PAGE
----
It’s worth mentioning here that there is simply no evidence for the common myth that bin Laden and his Afghan Arabs were supported by the CIA financially. Nor is there any evidence that CIA officials at any level met with bin Laden or anyone in his circle. Yet the notion that bin Laden was a creation of the CIA is widespread. For instance, the American film-maker Michael Moore has written, “WE created the monster known as Osama bin Laden! Where did he go to terrorist school? At the CIA!” The real problem is not that the CIA helped bin Laden during the 1980s, but that the U.S. government had no idea about his possible significance until 1993, when he first started to appear in internal U.S. intelligence analyses describing him as a financier of Islamic extremist groups.
The notion that the CIA aided the rise of the Afghan Arabs is based on a fundamental misunderstanding of how the agency supported the Afghan war effort. First, it was overseen by a tiny group of CIA officers in Pakistan. Vincent Cannistraro, who helped coordinate CIA support to the Afghans during the mid-1980s, explained there were only six CIA officials in Pakistan at any given time, and they were simply “administrators.” Secondly, CIA officers in Pakistan seldom left the embassy in Islamabad, and rarely even met with the leaders of the Afghan resistance, let alone Arab militants. That’s because the CIA officers provided American funding to Pakistan’s Inter-Services Intelligence (ISI) agency, which, in turn, decided which among the Afghan mujahadeen groups would receive this funding.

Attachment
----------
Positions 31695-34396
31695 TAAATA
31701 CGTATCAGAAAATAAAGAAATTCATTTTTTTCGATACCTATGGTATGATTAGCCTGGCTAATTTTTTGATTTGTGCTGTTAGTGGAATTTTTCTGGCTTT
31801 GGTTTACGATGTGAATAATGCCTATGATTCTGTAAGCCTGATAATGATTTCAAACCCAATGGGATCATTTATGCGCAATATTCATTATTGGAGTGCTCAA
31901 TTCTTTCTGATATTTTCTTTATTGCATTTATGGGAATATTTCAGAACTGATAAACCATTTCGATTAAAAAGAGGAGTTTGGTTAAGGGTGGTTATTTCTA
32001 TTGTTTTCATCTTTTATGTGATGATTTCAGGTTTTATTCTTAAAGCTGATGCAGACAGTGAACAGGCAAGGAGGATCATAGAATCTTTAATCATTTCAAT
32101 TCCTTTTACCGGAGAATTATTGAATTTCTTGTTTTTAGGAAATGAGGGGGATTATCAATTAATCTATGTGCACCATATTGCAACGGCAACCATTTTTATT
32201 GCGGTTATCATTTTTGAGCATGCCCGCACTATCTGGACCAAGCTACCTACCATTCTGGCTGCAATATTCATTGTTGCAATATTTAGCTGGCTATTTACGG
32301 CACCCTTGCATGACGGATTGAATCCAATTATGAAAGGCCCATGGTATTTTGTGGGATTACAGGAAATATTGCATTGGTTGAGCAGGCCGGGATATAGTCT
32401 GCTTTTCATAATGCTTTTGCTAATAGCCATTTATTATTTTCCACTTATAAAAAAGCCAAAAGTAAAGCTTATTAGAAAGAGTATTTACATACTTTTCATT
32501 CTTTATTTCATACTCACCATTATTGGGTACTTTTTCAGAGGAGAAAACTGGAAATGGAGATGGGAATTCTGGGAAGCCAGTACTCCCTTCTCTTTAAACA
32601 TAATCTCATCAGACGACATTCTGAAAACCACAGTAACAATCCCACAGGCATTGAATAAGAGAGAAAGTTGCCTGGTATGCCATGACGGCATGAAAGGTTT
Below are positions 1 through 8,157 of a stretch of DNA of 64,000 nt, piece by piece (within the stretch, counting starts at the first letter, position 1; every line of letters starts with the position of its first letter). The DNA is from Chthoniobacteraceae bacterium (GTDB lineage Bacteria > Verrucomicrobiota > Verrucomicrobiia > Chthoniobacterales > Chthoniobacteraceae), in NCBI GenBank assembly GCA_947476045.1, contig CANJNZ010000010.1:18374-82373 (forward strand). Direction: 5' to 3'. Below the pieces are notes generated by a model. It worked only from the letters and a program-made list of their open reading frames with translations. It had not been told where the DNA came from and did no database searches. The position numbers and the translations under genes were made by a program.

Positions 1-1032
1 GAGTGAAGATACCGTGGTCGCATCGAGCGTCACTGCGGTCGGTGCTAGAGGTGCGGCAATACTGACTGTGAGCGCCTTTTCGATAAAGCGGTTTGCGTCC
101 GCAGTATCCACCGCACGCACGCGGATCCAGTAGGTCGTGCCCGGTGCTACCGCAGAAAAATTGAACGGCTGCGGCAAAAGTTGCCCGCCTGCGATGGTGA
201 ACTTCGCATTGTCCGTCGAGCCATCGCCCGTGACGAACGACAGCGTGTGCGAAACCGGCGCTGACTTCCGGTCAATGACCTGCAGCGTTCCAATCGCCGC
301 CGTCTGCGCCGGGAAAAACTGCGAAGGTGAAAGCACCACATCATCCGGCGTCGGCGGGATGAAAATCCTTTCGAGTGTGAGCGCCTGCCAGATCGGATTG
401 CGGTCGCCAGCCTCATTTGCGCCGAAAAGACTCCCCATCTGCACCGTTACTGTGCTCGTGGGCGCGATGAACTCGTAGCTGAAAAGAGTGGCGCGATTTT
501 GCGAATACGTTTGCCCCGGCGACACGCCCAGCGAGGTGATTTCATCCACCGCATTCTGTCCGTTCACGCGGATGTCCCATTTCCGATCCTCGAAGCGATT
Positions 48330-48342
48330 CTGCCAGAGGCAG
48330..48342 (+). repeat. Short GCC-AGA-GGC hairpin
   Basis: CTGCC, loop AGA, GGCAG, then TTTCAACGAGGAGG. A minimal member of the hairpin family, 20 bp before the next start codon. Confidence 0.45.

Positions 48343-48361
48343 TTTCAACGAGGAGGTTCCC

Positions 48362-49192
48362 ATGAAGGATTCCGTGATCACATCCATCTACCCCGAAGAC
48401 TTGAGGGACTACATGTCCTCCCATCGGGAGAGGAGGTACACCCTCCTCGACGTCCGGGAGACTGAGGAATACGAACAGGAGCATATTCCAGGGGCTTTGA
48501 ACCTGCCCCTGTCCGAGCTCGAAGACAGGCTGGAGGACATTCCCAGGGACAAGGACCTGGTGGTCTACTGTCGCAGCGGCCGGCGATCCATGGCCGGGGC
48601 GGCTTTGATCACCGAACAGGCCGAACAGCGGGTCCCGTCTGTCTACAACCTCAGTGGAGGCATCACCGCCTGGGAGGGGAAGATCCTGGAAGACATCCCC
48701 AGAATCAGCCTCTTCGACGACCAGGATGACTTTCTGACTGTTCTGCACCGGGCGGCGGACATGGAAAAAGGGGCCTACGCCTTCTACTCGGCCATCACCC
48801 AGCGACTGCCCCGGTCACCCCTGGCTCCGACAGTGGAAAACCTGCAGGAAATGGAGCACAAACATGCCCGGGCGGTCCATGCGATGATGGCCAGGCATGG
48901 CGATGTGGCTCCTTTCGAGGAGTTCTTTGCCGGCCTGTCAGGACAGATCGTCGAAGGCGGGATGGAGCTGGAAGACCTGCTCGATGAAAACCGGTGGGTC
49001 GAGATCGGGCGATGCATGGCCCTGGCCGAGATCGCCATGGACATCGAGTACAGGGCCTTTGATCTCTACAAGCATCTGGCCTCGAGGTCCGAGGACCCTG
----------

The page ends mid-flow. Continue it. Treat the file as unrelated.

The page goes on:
Bridadier Mohammad Yousaf, who ran the ISI’s Afghan operations, explained that it was “a cardinal rule of Pakistan’s policy that no Americans ever became involved with the distribution of funds or arms once they arrived in the country. No Americans ever trained or had direct contact with the mujahadeen, and no American official ever went inside Afghanistan.” Mark Sageman, a CIA officer who worked on the Afghan “account” in Pakistan during the mid-1980s, recalls “we were totally banned” from going into Afghanistan, for fear it would hand the Soviets a great propaganda victory if a CIA officer was captured there.[“] The CIA’s Milt Bearden says the agency “never recruited, trained or otherwise used Arab volunteers. The Afghans were more than happy to do their own fighting—we saw no reason not to satisfy them on this point.” No independent evidence of the CIA supporting al-Qaeda has emerged in the four decades since the end of the anti-Soviet war in Afghanistan.
In short, the CIA had very limited dealings with the Afghans, let alone the Afghan Arabs. There was simply no point for the CIA and the Afghan Arabs to be in contact with each other, since the agency worked through Pakistan’s military intelligence agency during the Afghan War, while the Afghan Arabs had their own sources of funding. The CIA did not need the Afghan Arabs and the Afghan Arabs did not need the CIA.
Bergen, Peter. The Rise and Fall of Osama bin Laden. Simon & Schuster, 2021. p. 42-3